Leaf Type: Black
Where to Buy: WayGood Tea
An exquisite black tea flavored with aromatic lavender flowers & bergamot.
Learn more about this tea here.
This Lavender Earl Grey Cleanse from WayGood Tea is one of the most unusual Earl Grey teas that I’ve encountered.
Let me start with the “cleanse” part of this tea. I’m not a doctor or one who specializes in herbs. I’m not someone who recommends a ‘cleanse’ or a ‘detox’ because neither of these activities are something of which I partake. I don’t drink tea for health benefits. I don’t drink tea to cleanse, detox or lose weight. I drink tea because I like the way it tastes.
Now, if I happen to find a tea that I enjoy drinking, I certainly don’t mind at all if it happens to have the cleansing, detoxifying or weight loss benefits in addition to a great flavor. But flavor should come first. I drink tea because I like the flavor of it, if I want to drink something for health benefits, I’ll go drink some wheatgrass juice.
I don’t drink wheatgrass juice. I drink stuff I like to drink. That’s why I stick to tea.
So now that I’ve gotten that out of the way, let me turn my attention to this tea. It’s one of the more unusual “twists” to the classic Earl Grey teas that I’ve yet to taste. That’s not to say that I don’t like it – to be honest, I haven’t actually decided if I do or I don’t! It’s quite different.
The rosemary adds it’s distinctive fragrance to the overall cup and when I lift the cup to my lips to take a sip, I smell the rosemary. While the rosemary and bergamot seem to complement each other aromatically, the first few sips were a little strange because I expected to smell bergamot but I smelled the rosemary with the bergamot (as well as notes of lavender and juniper berry) and the medley of aromas is just … well, it’s different. It is unexpected.
But, even though it IS different and unexpected, it’s quite pleasant! I’m not hating the flavor here at all. Quite the opposite.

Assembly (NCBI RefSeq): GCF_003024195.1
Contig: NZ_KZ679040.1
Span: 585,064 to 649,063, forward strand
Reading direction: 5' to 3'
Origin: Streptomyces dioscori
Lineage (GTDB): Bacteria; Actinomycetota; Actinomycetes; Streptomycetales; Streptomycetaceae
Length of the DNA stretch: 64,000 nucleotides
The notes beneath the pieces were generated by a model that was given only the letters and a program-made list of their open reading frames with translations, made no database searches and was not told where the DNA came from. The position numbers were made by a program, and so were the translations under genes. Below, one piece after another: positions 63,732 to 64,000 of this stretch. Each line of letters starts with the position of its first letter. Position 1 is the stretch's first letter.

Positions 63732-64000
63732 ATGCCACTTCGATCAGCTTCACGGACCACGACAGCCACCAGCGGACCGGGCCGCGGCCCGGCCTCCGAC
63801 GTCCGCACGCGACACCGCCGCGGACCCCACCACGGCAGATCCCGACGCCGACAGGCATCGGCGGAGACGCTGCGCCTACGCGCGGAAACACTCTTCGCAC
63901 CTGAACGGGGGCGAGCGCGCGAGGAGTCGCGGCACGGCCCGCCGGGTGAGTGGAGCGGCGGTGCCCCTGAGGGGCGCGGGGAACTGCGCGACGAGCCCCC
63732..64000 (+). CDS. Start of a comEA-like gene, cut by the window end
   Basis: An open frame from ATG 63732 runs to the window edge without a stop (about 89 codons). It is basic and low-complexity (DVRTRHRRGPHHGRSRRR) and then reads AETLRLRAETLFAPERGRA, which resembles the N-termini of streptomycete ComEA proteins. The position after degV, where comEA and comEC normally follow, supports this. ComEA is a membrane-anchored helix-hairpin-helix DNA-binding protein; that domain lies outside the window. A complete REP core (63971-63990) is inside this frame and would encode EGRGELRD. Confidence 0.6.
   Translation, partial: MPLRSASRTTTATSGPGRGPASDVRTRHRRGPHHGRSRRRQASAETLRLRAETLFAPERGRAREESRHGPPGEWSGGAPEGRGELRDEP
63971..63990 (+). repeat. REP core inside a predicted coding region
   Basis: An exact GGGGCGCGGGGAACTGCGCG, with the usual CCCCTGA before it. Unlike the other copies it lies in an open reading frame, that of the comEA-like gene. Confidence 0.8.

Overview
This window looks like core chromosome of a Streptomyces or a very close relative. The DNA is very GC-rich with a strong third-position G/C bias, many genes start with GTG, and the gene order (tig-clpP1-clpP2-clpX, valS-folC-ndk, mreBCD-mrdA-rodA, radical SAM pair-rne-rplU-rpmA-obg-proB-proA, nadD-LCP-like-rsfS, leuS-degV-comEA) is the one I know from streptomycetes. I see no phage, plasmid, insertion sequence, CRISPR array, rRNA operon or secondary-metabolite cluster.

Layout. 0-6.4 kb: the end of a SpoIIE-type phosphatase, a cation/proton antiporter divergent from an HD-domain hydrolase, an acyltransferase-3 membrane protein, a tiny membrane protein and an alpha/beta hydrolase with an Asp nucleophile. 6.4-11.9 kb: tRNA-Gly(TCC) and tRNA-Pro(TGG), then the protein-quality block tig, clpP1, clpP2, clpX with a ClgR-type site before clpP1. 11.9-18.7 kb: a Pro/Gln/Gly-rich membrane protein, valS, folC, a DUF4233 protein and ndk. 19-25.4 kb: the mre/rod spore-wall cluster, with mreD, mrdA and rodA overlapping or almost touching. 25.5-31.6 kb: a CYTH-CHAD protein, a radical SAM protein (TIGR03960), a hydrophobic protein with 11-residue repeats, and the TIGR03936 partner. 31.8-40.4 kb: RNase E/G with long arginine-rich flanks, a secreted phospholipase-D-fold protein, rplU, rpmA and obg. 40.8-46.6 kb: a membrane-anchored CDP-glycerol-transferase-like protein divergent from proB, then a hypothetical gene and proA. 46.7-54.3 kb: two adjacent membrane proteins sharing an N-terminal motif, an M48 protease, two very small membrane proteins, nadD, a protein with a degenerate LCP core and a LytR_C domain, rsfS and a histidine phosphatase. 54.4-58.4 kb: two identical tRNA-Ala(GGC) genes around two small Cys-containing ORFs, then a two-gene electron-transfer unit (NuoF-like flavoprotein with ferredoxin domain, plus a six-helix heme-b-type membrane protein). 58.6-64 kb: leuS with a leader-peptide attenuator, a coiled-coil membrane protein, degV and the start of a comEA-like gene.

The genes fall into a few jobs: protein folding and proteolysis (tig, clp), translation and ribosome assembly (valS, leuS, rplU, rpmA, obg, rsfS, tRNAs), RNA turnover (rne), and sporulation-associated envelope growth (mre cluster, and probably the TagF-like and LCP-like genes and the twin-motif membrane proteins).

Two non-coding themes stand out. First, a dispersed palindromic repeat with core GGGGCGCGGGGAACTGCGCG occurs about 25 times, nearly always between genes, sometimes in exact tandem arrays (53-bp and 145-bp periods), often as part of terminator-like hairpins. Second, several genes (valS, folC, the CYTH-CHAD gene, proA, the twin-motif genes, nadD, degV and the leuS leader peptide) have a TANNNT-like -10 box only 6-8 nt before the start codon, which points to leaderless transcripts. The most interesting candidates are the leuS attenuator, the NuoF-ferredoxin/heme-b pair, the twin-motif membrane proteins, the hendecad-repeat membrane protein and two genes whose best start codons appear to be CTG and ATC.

That said, one big disappointment about this tea is that the black tea isn’t a particularly strong flavor. It’s more of a background note and that’s even a little more generous than the flavor here actually represents. The black tea tastes thin (almost like it’s a decaffeinated black tea). It’s a very weak tasting black tea and I’m of the opinion that black tea should have some vigor to it.
I steeped this for four minutes in 205°F – that should not have produced a weak tasting black tea unless the black tea is not a particularly strong tea to begin with … or it’s a decaffeinated tea.
The bergamot isn’t a particularly strong flavor as it melds with the flavors of lavender, rosemary and juniper berry. The orange peel enhances the notes of bergamot somewhat, but not really enough for someone who is a bergamot fan like I am.
I don’t taste much from the elderberry either. Of the seven elements of this tea, I taste the rosemary the strongest while the pine-y notes of the juniper seem to accentuate the rosemary, then I taste the lavender, followed by the bergamot (and orange), the black tea and then the elderberry. It tastes herb-y, pine-ish and floral with hints of citrus in the background.
Overall, it’s a pleasant cup of tea, but I find myself wanting to taste TEA here, and I’m not tasting a lot of it. It’s a very weak tea – but as far as a cleansing or detox type of tea, this is quite enjoyable.